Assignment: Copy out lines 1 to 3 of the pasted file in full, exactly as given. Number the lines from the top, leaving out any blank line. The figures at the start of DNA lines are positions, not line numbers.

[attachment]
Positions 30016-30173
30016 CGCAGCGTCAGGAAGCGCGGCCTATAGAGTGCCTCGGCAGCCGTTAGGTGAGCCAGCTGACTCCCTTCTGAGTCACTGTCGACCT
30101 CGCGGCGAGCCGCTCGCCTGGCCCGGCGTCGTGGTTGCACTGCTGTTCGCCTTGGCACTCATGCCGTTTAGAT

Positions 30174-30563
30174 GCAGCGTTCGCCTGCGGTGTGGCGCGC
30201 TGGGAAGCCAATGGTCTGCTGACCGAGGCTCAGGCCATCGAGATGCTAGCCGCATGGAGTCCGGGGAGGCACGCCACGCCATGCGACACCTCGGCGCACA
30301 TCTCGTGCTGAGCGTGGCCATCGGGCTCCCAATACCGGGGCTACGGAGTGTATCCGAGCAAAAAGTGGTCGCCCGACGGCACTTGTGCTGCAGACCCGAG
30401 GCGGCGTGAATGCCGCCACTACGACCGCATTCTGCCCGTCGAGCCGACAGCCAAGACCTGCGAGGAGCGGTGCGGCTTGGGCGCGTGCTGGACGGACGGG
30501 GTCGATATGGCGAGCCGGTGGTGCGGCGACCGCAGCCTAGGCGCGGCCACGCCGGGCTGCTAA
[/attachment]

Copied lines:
Positions 30016-30173
30016 CGCAGCGTCAGGAAGCGCGGCCTATAGAGTGCCTCGGCAGCCGTTAGGTGAGCCAGCTGACTCCCTTCTGAGTCACTGTCGACCT
30101 CGCGGCGAGCCGCTCGCCTGGCCCGGCGTCGTGGTTGCACTGCTGTTCGCCTTGGCACTCATGCCGTTTAGAT